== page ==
"They have no contact with their network of people who help them overcome their HIV challenges. These issues have dire psycho-social consequences for this category of people,” said Mkhize.
“The HIV positive people who live in informal settlements may not be able to access tele-counselling because they don’t have access to telephones; they have lost incomes due to losing their jobs and experience food insecurity and gender based violence has increased among women who are in confined spaces with their partners.
"All these challenges are stressful and weakens the resilience of those living with HIV,” he said.
Prof worried about pandemic's impact on advocacy and research as new HIV infections rise
Professor Quarraisha Abdool-Karim, the Associate Scientific Director at CAPRISA, was concerned by the impact the Covid19 pandemic has had on advocacy work against HIV and AIDS research, which are imperative in the fight against the disease.
When the world first heard of the Coronavirus, scientists working on HIV research were concerned by the impact this would have on people infected with HIV and tuberculosis.
Interesting points Professor Abdool-Karim noted was that in the midst of Covid19, the infection rate of HIV has reached a daily high of 4 600 people. More so, 8% of HIV positive people have died due to Covid19.
Abdool-Karim said the high infection rates of Covid19 in South Africa had seriously impacted healthcare in HIV:
“Community healthcare workers were not keen to go out into the community for fear of getting the Coronavirus. Patients were also fearful of going to clinics and hospitals for their medication because they did not want to get infected with Covid19,” she said.
The staggered dispensing of medication to HIV positive people was of great concern as it would compromise their immune system, which in turn would make them vulnerable to Covid19.
Concerning for the professor was the disproportionate impact diseases such as HIV and Covid19 have on women. She said women were the first responders when it came to dealing with such diseases.
They are the frontline workers yet they are the first to lose jobs or get infected when faced with pandemics such as the Coronavirus.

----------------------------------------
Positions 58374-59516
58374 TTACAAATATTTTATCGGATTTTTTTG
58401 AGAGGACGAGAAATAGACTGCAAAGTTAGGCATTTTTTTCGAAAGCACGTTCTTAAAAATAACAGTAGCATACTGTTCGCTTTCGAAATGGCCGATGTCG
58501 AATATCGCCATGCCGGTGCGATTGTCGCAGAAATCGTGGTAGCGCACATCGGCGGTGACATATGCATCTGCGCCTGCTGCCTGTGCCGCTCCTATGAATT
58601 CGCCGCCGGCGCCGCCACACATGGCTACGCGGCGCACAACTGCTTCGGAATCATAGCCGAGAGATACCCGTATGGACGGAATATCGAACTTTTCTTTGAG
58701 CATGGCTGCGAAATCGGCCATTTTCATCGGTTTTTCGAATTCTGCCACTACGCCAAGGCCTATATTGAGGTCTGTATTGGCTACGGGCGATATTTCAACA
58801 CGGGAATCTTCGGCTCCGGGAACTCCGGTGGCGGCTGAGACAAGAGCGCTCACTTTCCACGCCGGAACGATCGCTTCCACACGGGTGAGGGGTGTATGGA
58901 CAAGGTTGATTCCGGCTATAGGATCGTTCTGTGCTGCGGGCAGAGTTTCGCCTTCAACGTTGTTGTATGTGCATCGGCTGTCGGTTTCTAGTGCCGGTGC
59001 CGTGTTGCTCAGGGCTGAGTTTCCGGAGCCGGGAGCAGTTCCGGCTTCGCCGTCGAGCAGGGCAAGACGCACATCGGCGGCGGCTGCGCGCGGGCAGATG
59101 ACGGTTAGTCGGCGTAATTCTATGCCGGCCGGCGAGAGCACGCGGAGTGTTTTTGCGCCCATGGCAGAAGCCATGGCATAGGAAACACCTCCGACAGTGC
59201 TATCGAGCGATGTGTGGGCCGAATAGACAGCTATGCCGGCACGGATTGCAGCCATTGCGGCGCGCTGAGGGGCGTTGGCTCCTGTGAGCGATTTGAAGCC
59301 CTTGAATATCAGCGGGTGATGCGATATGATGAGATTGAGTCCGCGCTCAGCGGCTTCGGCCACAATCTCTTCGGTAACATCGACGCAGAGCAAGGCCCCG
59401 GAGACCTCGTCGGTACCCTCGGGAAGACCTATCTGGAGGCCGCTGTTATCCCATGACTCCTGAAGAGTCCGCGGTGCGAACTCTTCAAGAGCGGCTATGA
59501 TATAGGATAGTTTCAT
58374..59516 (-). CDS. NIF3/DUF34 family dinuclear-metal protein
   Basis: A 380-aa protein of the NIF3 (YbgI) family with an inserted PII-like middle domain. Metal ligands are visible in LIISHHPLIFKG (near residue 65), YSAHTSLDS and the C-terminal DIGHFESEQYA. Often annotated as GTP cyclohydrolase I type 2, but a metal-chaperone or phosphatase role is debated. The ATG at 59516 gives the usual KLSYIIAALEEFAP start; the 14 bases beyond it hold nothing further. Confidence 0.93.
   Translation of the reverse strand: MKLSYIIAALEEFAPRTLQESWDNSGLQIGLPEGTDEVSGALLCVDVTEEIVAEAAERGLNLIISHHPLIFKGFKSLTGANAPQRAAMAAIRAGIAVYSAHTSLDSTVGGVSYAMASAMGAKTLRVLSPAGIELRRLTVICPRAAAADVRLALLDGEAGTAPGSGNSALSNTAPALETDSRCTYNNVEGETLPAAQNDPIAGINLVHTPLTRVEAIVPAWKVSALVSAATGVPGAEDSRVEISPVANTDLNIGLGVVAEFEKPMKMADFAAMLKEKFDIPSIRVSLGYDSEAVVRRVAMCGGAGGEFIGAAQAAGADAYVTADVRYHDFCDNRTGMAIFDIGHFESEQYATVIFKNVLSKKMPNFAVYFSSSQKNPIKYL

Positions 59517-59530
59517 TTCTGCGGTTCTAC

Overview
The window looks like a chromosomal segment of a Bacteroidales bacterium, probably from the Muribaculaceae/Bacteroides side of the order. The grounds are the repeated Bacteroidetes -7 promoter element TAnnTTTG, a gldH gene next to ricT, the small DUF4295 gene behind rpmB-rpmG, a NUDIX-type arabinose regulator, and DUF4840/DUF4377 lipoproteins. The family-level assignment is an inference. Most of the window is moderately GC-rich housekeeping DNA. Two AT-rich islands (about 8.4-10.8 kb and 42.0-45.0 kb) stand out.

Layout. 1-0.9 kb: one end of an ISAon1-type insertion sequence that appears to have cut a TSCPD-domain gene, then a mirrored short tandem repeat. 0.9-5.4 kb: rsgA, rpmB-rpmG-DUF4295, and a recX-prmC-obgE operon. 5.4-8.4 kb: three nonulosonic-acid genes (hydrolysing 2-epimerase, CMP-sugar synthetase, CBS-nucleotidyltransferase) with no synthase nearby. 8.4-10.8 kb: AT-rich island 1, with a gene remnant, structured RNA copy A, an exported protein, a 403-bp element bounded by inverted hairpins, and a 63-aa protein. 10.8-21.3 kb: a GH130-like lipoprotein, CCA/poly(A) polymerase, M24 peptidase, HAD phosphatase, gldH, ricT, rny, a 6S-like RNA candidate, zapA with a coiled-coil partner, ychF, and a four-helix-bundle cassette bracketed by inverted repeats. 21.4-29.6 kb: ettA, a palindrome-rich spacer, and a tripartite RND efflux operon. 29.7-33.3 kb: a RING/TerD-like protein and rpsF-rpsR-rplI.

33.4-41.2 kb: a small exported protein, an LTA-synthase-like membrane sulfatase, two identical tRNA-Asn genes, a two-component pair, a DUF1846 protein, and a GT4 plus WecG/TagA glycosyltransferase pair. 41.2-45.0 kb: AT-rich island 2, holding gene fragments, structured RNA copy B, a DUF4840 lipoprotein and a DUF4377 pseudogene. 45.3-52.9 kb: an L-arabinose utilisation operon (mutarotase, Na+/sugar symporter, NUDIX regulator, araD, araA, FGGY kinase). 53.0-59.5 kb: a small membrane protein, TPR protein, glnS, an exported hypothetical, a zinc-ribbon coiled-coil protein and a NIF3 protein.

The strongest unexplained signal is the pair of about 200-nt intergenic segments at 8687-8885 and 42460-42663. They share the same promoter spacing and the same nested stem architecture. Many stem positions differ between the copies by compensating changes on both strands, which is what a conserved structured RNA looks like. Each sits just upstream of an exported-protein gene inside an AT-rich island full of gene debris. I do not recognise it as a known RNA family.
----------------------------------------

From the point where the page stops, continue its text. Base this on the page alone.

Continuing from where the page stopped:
The scientific response to the Coronavirus has been good and scientists have learnt much since it emerged. Knowing that a vaccine has been discovered was a positive sign indicated Professor Abdool-Karim.
She indicated at times of adversity, and pandemics like the world faces presently, it was imperative for global solidarity and partnerships to overcome these challenges.
Lessons learnt from HIV research, such as knowing the epidemic, learning where the spread occurs and using resources optimally to alleviate the burden of the disease is an approach that would work in overcoming the coronavirus, according to Abdool-Karim.
"Rapid testing tools and behaviour changes are important in dealing with HIV and would help in attending to the Covid-19.
"Community engagement has helped in HIV prevention and dealing with the HIV epidemic and community partnerships were imperative in responding to the coronavirus. This would address much-needed mindset changes that are required to overcome the pandemic," she added.
Overcoming the psycho-social challenges related to HIV and Covid-19 would entail several interventions.
According to Dr Mkhize, the community-based organisations that have earned the trust of HIV positive people over the years play a critical role in dealing with problems
Possible mechanisms that would assist, he said, included:
- Improved community-based organisations that took cognisant of confidentiality when assisting HIV positive people who now needed to cope with Covid-19;
- The challenges around accessing digital health interventions must be overcome;
- There was an urgent need to identify and allocate health professionals who would be dedicated to assist HIV positive people overwhelmed by the difficulties surrounding Covid-19;
- The need to train more psychologists to counsel HIV positive people who now have to cope with the anxieties surrounding COVID-19;
- Mechanisms that would ensure the food security of people (HIV positive) needed to be amplified.